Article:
Ian, I may have misunderstood or mischaracterized your argument. If that is the case, please feel free to clarify or restate any points you feel I have unfairly or inadequately treated.

  5. Howie says

    Wow fast response.

    I see your point that a safety net benefits us all as a society.

    I also agree that to maintain membership in the society we both belong too we are compelled to contribute to that safety net.

    I can also see the possibility that there are others who do not believe that a safety net benefits them despite the evidence that it does and would view contribution as being forced since the alternative to not paying is to not be apart of society. But that would be a matter of perspective.

    In reality there is a choice. Either contribute to the safety net or not be apart of society. So I would agree then that you’re not being forced.

    I think I have it now…

  6. Howie says

    Forgot to include one more point: Also agreed that the state compels contribution from the point of view that it benefits us all and not that the wealthy owe something (a point which is often lost, as some of wealthy may not see their tax contributions that way).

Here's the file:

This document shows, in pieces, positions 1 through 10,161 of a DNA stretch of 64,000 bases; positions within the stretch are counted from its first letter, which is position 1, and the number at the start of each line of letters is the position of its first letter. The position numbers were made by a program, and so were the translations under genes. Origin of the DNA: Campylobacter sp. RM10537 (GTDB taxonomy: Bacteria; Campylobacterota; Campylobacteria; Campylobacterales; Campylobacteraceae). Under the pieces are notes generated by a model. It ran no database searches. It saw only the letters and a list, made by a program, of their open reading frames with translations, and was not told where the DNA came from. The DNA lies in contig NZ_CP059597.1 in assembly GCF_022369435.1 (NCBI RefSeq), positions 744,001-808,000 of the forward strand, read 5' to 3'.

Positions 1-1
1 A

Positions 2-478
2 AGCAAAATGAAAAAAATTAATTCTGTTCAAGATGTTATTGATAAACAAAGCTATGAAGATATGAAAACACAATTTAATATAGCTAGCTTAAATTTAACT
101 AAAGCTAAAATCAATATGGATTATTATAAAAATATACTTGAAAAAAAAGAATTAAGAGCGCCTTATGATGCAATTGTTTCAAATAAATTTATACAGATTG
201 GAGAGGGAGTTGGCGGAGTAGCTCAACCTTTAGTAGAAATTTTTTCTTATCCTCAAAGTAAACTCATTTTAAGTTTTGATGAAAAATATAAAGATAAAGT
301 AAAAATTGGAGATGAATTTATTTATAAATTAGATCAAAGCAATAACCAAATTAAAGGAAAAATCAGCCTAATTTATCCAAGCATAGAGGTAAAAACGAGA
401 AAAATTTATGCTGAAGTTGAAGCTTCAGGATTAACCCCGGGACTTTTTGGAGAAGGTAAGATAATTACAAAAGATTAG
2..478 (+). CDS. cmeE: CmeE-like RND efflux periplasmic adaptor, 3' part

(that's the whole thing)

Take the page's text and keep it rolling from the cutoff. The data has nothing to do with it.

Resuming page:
7. says

    “The heroes in Rand’s novels are people who have innate talent and drive to create and achieve”

    They also had super-powers, being able to create pretty much anything they liked out of nothing, nor did they need any sort of general infrastructure to create what they wanted.

    My issue with Rand (apart from all the bad philosophy, her complete lack of understanding of ethics, and her evil attempt to redefine selfishness and altruism (yes, I used the word ‘evil’, and it wasn’t unintentional)) was that she (and others) have taken this magical, mystical, super-powered world and claimed it as a template for the real world.

    She had a couple of excellent rants in there (the one on the nature of money is one that sticks in my mind still), but the rest of the book is garbage.

  8. says

    “Obligation implies that something is owed to someone else.”